explosions--that's the pulse, almost an exploration of war sounds
in miniature, with purring underneath and no shorts on sweetness.
The second is closer to the work of Vladislav Delay, but retains
that B. Fleischmann charm. The best part about it is the way he
turns the sounds as if creating small chapters within--it releases
showers of sparks, winds, skips and currents, none of which last
longer than one minute but there's never the sense of a short
attention span at work. Tuneful, sonorous and deep. [RE]

ELLEN ALLIEN "Stadtkind" (Bpitch Control, Germany) CD $15.99
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It often seems there's no end to the amount of floor burning
German tech house. Add to the list of your favorite labels
Bpitch Control, started a mere two years ago. The imprint
has released numerous singles and now Allien, a DJ and
founder of the label, has her own CD, in which its revealed
that a big chunk of those singles were her all along: from
microscopic vocoder tracks such as 'Send' and 'Licht' to
howling, ragged electro tracks like 'Data Romance' and the
title track. She understands so well how to take a nice,
clean electro drum program and drag it through the mud,
leaving it filthy and distorted, albeit sprayed with minute
effects that move with the speed of a rattlesnake's
tongue. She effectively creates something that resembles
the sounds of electro pioneers of yore (yore being about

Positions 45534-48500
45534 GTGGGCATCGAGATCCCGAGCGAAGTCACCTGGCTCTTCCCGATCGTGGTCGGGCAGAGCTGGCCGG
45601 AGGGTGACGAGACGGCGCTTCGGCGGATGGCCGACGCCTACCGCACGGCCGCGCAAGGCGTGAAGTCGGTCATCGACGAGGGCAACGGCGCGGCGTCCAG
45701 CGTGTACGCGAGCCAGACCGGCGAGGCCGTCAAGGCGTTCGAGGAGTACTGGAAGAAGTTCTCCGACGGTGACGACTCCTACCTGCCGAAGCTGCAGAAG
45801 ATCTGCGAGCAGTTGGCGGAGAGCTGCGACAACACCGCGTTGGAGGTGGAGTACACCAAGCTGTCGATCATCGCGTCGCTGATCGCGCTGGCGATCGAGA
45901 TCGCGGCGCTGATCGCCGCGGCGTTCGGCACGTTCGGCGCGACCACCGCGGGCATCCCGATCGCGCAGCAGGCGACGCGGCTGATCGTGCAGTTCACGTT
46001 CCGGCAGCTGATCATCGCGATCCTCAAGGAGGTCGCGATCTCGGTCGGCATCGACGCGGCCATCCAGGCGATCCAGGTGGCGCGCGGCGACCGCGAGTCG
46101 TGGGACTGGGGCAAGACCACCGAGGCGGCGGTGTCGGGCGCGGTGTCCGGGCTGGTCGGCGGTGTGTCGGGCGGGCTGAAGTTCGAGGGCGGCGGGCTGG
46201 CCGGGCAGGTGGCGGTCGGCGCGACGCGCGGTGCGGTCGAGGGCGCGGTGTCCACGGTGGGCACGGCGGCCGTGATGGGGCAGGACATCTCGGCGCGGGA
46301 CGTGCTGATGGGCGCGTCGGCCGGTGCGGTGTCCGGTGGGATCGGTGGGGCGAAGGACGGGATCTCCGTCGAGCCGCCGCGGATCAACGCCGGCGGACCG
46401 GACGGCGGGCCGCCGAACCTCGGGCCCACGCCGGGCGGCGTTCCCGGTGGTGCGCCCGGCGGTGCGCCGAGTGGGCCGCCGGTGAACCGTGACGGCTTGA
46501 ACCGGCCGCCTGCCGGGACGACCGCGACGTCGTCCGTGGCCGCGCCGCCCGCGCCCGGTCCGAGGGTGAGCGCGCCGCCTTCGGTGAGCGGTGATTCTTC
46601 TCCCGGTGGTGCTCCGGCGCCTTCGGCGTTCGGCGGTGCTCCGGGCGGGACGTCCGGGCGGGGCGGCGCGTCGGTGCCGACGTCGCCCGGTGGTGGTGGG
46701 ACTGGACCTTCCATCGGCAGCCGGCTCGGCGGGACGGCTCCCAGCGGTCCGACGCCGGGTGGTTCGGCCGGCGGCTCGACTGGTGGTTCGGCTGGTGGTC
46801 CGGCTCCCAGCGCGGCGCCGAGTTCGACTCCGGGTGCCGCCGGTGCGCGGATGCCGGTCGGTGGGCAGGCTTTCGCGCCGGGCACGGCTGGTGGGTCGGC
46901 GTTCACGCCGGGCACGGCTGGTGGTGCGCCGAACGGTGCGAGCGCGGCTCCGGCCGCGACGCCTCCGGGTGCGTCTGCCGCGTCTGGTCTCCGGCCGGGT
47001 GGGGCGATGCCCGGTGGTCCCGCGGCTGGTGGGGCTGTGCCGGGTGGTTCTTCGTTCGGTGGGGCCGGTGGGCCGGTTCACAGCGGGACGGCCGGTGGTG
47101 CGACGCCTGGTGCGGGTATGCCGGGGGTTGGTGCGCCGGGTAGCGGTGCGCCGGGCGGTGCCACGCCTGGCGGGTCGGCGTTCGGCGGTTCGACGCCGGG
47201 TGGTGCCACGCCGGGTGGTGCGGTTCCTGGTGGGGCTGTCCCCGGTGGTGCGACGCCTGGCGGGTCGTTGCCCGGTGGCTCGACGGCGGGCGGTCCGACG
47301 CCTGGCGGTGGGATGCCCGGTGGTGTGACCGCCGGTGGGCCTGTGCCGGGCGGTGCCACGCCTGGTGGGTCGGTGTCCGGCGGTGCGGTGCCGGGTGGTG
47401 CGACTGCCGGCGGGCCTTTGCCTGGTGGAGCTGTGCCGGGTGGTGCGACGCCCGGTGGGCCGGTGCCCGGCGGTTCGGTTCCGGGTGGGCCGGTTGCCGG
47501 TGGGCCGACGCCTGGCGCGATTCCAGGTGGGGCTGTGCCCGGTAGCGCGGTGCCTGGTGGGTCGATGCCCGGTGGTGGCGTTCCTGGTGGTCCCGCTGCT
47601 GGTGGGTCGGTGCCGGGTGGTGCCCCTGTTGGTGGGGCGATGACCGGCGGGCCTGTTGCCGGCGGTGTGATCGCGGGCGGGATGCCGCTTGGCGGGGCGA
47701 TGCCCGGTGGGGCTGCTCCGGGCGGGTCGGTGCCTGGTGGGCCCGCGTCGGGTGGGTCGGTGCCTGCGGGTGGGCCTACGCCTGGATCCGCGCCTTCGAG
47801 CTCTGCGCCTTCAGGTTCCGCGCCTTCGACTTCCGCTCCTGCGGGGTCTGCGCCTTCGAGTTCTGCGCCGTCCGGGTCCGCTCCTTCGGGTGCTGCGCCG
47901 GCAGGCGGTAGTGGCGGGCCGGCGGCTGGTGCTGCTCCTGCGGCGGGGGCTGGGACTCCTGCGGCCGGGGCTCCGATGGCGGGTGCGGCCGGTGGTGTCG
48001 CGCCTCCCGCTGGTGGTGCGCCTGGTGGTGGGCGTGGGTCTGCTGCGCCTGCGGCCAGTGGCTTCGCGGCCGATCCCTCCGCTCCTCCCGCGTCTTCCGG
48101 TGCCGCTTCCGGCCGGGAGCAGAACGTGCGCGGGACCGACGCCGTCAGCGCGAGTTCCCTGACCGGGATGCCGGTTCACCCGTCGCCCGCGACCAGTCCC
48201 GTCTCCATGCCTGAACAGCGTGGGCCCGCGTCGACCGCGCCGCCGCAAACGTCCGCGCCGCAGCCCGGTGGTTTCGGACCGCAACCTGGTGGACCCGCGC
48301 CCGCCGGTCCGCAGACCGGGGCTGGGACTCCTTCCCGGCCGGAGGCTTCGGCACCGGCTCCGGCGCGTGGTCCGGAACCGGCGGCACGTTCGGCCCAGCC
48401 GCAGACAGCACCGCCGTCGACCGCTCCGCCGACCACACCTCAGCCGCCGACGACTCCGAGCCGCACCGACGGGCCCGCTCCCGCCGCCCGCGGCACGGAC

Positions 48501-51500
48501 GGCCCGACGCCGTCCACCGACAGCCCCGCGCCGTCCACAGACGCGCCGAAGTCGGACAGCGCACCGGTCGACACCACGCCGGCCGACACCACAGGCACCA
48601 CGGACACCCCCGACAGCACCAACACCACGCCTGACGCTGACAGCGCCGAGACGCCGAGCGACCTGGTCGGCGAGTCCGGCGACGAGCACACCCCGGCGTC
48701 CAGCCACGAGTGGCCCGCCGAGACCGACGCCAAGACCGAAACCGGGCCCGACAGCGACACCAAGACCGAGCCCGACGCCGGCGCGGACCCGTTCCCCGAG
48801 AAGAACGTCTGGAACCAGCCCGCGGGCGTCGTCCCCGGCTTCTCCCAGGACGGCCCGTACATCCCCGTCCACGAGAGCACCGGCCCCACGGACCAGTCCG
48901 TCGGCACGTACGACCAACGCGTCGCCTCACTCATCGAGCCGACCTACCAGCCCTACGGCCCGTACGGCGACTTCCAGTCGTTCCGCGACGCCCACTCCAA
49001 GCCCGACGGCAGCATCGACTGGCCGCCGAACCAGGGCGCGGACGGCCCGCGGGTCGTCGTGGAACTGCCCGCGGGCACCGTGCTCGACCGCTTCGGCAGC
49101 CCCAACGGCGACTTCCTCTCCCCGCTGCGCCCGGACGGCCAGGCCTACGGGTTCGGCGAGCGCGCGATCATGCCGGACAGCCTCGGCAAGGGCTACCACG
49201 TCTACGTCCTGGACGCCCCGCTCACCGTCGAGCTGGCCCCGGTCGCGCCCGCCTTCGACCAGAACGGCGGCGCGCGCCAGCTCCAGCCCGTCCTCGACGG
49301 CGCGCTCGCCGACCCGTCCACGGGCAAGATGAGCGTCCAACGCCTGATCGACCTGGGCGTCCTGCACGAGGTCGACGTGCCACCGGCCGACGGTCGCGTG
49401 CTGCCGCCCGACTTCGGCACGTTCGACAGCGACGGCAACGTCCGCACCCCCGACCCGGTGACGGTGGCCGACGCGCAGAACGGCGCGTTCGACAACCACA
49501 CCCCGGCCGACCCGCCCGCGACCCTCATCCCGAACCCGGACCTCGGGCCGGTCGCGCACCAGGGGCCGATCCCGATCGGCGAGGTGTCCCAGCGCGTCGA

1985). [TH]

STROKES "Hard To Explain" (Rough Trade, UK) CD single $7.99
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In the wake of a buzz that could turn crackers into powder,
Strokes release their second single, two songs that are not
without charm and certainly enveloped by a hook--the first song
adds some new-wavish keyboards to the earnest ROK, the second
rolls out balladish about their home city, here. Slight forks in
the road and the Lou Reed comparisons disappear. Yay. [RE]

LE FORTE FOUR / PATIENTS "Boris The Spider / Priceless" (Cortical Foundation) CD + 7"  $32.99
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I remember in high school there was this burnout guy named Ward
Zelman. He had hair out to Billy Squierville and a practice
mustache-goatee combo that seemed pretty cool at the time. Ward
was actually quite a soft-spoken and gentle soul, but he was
preoccupied by three driving obsessions. First, he was determined
to PUNT one of the squirrels that inhabited the park adjacent to
the football field. Next, he attempted to breed a species of
goldfish that could thrive in his bongwater. Fortunately for the
squirrels, Ward was only flash on the guitar, though God only